Well I have a lot of respect for Pieter De Villiers, because he coached me when he was assistant coach to Andre Markgraaf. So when he asked me to assist him that excited me. He wasn’t an unknown quantity; I actually had dealt with him before. Also it was quite exciting to be able to work with the Bok team that won the World Cup, but in my mind had actually not played that well. There was much more to come from that group of players. Although since then we haven’t done as well as we anticipated. I mean we would have liked to have won the Tri-nations; but we have had some success and I am enjoying the coaching team we have got there.

Rugby seems to have become so much more defensive than it was. Players don’t commit to rucks and mauls; they just spread out to defend. What’s your view on that?

I think there are still a lot of opportunities for good backline attack. I think we proved it at the end of last year against England. But I am obsessed with trying to attack space, so I work all my strategies around trying to manipulate open space and numbers. Unfortunately some of the new laws, like having to be 5 meters back from the scrums, militate against attack from the set pieces. So it’s become more momentum orientated than strike orientated, but with some of the athletes we have in this country, we have to look at attack.

Turning to the Lions’ Tour – will the fact that we have been playing different laws to the Lions be a problem?

It certainly makes it more challenging. But I also think there are some benefits to us. Because of the laws we’ve got used to playing a high tempo game. Looking at the team the Lions have selected, they want to play a more forward dominated game. Although having said that, they have also selected some seriously fast backs to counter what we want to do. They have obviously done their homework – but we have done ours so I think it is going to be a great series.

How do you feel about the way games are continually being reduced to aerial ping pong?

I must say the kicking part to a large extent has disappointed me. But because of the new laws, kicking has become a larger part of the attack strategy. It is just that so many teams kick particularly badly.

Before the Tour, the Springboks are only having one warm up game (against Namibia), while the Lions will effectively be having six warm up games before the first test. Why is that?

Of course we do need to have some sort of match practise. But the guys are coming off a gruelling Super 14 series, so they won’t need too much. In fact only playing one match may be an advantage and give us more time to prepare.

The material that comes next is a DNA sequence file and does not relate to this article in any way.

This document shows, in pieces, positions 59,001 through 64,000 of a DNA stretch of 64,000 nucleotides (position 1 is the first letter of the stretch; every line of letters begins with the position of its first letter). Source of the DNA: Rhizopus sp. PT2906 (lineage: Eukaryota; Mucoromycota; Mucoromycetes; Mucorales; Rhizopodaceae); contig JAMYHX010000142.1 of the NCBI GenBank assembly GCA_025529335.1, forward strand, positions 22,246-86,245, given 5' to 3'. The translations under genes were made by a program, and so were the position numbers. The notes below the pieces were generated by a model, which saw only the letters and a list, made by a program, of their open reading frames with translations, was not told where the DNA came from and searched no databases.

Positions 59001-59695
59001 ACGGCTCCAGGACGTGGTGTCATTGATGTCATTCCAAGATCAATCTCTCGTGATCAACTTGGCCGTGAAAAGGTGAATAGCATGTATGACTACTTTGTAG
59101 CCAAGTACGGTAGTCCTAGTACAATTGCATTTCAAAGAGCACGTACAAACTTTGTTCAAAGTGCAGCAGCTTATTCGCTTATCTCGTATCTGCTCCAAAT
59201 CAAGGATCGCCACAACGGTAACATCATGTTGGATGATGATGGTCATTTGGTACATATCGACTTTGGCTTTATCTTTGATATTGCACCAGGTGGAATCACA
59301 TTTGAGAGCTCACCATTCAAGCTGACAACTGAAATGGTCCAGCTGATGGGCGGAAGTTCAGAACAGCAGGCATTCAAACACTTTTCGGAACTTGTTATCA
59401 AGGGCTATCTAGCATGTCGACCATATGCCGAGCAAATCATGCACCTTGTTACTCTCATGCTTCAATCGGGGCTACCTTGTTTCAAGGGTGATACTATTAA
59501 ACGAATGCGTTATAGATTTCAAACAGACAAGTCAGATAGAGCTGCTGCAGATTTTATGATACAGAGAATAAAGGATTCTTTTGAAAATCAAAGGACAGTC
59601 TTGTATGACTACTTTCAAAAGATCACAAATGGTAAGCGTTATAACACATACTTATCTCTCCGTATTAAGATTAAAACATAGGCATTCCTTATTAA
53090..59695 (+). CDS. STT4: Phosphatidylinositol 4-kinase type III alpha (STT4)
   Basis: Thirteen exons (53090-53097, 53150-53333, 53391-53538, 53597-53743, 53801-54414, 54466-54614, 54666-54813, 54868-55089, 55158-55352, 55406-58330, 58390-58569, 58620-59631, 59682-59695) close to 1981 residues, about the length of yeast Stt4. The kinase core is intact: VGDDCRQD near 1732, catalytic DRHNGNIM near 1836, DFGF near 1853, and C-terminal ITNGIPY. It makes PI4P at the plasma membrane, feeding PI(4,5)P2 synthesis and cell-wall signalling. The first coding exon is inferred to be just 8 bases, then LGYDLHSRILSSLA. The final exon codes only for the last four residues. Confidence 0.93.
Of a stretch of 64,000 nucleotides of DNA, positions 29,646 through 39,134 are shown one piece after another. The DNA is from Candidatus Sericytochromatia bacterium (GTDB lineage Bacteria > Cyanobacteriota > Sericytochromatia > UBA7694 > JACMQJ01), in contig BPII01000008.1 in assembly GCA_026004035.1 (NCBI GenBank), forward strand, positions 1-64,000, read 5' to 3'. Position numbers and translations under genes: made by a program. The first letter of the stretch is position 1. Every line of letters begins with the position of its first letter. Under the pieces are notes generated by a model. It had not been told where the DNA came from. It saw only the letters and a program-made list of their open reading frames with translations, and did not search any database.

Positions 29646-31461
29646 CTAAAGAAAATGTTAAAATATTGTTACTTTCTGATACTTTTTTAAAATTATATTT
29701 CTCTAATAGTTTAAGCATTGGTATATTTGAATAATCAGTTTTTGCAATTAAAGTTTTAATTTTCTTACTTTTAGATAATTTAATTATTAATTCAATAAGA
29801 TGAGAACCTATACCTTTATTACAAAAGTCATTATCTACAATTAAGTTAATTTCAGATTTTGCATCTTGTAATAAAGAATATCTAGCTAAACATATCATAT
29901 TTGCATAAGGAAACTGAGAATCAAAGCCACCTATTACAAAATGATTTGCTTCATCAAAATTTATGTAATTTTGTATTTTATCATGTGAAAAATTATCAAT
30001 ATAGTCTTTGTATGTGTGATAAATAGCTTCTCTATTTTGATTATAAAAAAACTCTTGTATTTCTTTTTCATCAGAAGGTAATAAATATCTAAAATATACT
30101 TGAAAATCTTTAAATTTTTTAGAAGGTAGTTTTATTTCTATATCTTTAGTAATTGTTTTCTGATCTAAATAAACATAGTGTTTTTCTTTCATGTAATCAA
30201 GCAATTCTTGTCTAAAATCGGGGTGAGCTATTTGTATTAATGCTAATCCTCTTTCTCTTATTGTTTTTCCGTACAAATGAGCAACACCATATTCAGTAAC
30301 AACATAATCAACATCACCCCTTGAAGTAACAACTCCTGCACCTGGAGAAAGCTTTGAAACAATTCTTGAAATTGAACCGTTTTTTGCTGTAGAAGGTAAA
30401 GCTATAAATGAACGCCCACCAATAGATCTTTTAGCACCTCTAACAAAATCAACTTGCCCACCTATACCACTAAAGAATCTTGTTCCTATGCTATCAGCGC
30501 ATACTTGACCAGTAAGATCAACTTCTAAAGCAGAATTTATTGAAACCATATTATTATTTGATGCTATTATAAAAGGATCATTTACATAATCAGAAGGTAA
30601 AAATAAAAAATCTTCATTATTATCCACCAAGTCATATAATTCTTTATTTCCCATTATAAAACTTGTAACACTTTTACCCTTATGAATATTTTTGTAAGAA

Who will be doing goal kicking duty?

Ruan Pienaar. He hasn’t been kicking for The Sharks as he had an injury. But he is back now and we know what a reliable kicker he is.

You attended the International Rugby Academy in New Zealand. What prompted that?

It was born out of that Super 14 final, where the Sharks lost to the Bulls. The match was basically stolen from under our noses. After that I wanted new challenges and to re-energise myself. I thought I was a good coach, but I was amazed how much I learnt on that course. In fact that’s when I decided it would be a good idea to have something like that Academy here.

And you have now opened the Investec International Rugby Academy in South Africa. How is it different to other rugby schools?

Well the International Rugby Academy in New Zealand has been running for a long time and we now have direct access to their experience and to some of the best coaches in the world. It is position specific, in that we have top ex-internationals who assist players in the positions those internationals played. It is interesting when you look at the profile of the students who attended IRANZ – nearly fifty percent of the intake was from South Africa. So there is obviously a huge appetite for something like this.

Who is your Academy’s target market?

It covers the whole range – from schoolboys, professionals and right up to full-time coaches.

Given that it originally comes from New Zealand, have we now imported the knowledge we need to regularly beat the All Blacks?

(Laughs) It would be nice wouldn’t it? I don’t think it is as easy as that. But one thing is for sure we are certainly going to radically up the standard of rugby where ever we are involved.

Former Springbok John Allan says you are probably one of the most positive people he has ever met. He says all potential suicides should talk to you, and they would change their plans. Have you always been like that?

I think I’ve been lucky most of my career and have generally been surrounded by good people; and I have always enjoyed life. Also I am quite gregarious and generally like people. Though not sure how many potential suicides I have saved (laughs).